Q: Why does dry ice make fog in water?

Dry ice is frozen carbon dioxide, CO2.  At room temperature and standard pressure, carbon dioxide is gas.  To create dry ice, gaseous carbon dioxide is pressurized and refrigerated until it turns into a liquid.  The pressure is then reduced, and liquid CO2 molecules with higher temperature and faster movement evaporate into a gas.  As the faster molecules leave, the temperature of the remaining liquid carbon dioxide drops.  Eventually the liquid freezes into snow crystals, which can then be packed into dry ice blocks or pellets.

At -78.5 degrees Celsius (-109.3 degrees Fahrenheit) and Earth atmospheric pressures, dry ice sublimates.  Instead of the solid melting into a liquid, it automatically becomes a gas.  (The opposite of sublimation, by the way, is deposition– the transition of a gas to a solid.)

 

phase diagram.jpg
Phase diagram for carbon dioxide.

 

This makes dry ice ideal for “no mess” cooling.   Think about using regular ice (frozen water) for cooling.  When the ice melts, you’re left with liquid water.  Dry ice simply disappears, leaving no mess to clean up.  Other uses for dry ice include removing warts and cleaning residue from industrial equipment.

Of course, one of the showy uses of dry ice is in fog machines for nightclubs, theater productions, haunted houses, or other venues that benefit from dense fog.  In these fog machines, dry ice is placed in water.  The dry ice sublimates, creating bubbles filled with CO2.  Liquid water molecules evaporate into the bubble.  The water molecules then condense to form fog.  The bubble separates from the dry ice and rises through the water until it bursts at the surface, emitting the fog.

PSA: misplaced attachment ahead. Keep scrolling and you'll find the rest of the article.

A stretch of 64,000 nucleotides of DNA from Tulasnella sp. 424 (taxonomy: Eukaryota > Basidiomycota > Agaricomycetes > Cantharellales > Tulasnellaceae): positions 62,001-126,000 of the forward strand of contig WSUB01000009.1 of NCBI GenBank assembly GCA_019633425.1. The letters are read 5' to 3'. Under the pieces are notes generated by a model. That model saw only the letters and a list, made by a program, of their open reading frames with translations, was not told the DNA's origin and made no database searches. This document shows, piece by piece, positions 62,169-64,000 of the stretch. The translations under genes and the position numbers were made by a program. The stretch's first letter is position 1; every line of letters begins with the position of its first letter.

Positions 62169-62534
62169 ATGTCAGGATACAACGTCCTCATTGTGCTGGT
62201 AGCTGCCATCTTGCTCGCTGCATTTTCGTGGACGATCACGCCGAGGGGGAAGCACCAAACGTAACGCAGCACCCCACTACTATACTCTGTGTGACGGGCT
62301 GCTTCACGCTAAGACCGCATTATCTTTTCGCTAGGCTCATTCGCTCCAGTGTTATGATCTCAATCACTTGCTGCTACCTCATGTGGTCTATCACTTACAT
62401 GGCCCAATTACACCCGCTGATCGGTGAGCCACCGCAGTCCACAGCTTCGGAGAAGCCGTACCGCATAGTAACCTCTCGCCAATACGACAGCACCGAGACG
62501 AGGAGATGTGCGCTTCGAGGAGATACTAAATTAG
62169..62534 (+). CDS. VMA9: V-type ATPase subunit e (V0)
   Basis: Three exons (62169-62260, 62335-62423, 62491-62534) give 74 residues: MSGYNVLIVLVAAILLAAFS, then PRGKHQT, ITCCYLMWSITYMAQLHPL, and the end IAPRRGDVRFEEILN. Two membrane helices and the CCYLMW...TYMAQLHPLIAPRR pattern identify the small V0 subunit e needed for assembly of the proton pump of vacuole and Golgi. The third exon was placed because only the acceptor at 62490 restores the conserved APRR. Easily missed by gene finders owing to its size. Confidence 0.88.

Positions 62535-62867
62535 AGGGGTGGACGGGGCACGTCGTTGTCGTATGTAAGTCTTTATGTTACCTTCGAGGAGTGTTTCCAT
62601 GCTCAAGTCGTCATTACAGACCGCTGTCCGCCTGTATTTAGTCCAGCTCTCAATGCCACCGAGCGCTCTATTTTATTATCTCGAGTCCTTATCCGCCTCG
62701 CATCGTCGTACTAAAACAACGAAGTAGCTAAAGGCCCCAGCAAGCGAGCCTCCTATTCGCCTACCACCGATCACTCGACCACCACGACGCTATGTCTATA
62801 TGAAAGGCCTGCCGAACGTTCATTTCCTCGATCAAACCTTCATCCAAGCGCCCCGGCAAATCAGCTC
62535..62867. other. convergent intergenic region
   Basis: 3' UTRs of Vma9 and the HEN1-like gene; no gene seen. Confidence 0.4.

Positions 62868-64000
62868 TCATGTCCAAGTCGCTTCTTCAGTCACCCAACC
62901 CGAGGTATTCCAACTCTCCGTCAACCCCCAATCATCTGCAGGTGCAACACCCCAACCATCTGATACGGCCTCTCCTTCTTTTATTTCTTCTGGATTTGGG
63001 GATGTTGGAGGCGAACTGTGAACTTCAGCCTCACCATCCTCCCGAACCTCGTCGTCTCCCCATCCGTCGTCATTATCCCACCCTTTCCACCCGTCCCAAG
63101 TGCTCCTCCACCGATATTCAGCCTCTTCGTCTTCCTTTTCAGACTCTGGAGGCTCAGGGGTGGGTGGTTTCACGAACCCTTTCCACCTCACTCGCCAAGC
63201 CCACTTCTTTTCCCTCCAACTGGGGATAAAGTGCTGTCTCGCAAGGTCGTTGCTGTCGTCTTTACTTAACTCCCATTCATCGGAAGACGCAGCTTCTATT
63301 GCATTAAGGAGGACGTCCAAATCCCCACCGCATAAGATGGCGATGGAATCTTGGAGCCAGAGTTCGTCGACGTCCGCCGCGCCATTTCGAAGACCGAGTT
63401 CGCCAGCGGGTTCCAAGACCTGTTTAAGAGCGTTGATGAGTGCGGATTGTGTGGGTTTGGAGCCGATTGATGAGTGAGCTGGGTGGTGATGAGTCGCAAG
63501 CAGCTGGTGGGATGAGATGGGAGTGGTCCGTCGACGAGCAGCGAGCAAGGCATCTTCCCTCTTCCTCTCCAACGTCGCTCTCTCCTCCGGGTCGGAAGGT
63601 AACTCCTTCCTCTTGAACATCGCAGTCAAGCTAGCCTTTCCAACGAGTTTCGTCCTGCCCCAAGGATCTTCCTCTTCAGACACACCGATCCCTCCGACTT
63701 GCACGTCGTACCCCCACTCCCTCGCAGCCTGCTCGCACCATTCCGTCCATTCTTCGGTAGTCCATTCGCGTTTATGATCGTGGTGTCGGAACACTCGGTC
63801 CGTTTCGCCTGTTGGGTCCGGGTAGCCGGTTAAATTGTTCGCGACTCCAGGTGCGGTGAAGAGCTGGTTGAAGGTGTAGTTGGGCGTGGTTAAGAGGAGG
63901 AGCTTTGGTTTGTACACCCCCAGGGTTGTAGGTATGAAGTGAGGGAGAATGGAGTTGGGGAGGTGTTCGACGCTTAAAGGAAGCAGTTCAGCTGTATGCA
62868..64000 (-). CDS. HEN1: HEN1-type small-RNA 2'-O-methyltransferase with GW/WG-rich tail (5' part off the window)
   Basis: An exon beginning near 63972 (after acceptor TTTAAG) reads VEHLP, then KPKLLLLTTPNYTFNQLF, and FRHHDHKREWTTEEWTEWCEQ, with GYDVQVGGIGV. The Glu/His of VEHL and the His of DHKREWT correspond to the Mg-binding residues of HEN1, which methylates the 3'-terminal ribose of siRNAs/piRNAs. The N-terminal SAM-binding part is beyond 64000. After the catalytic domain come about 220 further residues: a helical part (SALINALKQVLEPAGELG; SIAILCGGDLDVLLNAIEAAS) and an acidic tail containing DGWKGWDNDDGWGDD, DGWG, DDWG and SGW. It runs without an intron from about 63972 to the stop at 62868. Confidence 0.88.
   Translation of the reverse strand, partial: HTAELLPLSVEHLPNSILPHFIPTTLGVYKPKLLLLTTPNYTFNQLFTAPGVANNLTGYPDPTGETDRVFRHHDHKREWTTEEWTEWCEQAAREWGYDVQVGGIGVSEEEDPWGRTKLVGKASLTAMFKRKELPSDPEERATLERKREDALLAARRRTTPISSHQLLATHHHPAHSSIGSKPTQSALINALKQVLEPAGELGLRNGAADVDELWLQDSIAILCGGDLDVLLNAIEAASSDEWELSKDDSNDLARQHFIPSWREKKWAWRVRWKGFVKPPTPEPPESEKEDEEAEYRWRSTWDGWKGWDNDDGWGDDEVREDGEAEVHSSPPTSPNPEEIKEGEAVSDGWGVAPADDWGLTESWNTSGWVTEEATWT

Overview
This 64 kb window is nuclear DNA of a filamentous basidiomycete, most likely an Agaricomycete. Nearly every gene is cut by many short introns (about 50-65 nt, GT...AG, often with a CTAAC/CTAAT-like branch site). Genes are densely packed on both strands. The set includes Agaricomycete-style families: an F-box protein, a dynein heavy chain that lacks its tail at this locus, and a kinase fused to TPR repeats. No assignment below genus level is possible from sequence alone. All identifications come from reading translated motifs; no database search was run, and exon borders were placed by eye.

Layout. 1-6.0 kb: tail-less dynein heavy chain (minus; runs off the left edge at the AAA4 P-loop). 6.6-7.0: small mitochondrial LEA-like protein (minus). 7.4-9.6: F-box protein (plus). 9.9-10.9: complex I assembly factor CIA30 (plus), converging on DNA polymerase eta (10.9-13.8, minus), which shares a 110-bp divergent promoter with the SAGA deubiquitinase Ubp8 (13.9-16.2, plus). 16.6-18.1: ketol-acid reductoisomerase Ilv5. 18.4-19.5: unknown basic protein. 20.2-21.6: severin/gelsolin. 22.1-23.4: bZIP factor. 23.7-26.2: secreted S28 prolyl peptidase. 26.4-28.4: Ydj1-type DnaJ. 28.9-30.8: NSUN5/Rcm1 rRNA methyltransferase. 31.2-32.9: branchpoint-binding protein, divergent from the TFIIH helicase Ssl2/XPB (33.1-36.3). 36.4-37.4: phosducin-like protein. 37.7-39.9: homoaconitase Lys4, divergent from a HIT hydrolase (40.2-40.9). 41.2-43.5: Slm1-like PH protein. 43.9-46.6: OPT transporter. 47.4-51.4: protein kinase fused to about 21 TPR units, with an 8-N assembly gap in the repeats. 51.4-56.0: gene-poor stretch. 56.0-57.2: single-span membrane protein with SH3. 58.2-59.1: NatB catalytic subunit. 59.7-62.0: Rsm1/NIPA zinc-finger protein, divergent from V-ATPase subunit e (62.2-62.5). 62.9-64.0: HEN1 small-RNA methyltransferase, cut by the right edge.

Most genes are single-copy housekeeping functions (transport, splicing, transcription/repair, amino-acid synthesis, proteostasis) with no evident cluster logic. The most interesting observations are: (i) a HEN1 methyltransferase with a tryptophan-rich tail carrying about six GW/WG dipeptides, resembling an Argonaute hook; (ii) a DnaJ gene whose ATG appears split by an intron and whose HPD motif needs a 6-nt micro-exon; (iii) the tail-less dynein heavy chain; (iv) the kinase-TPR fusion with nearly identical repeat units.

(Note: Popular opinion was that the fog comes from water vapor in the air.  The cold CO2 bubbles come into contact with air, causing water vapor in the air to condense into fog.  However, this was said to be incorrect in the Journal of Chemical Education by the American Chemical Society.)

You can actually make your own simple “fog machine” at home.  Buying dry ice is fairly easily.  Many grocery stores carry it, though sometimes you may be required to be 18 to buy it.  If you do decide to try this out at home, make sure to follow proper safety precautions while handling the dry ice.  Trust me, you do not want to end up with dry ice burn.

Keep calm and science on.

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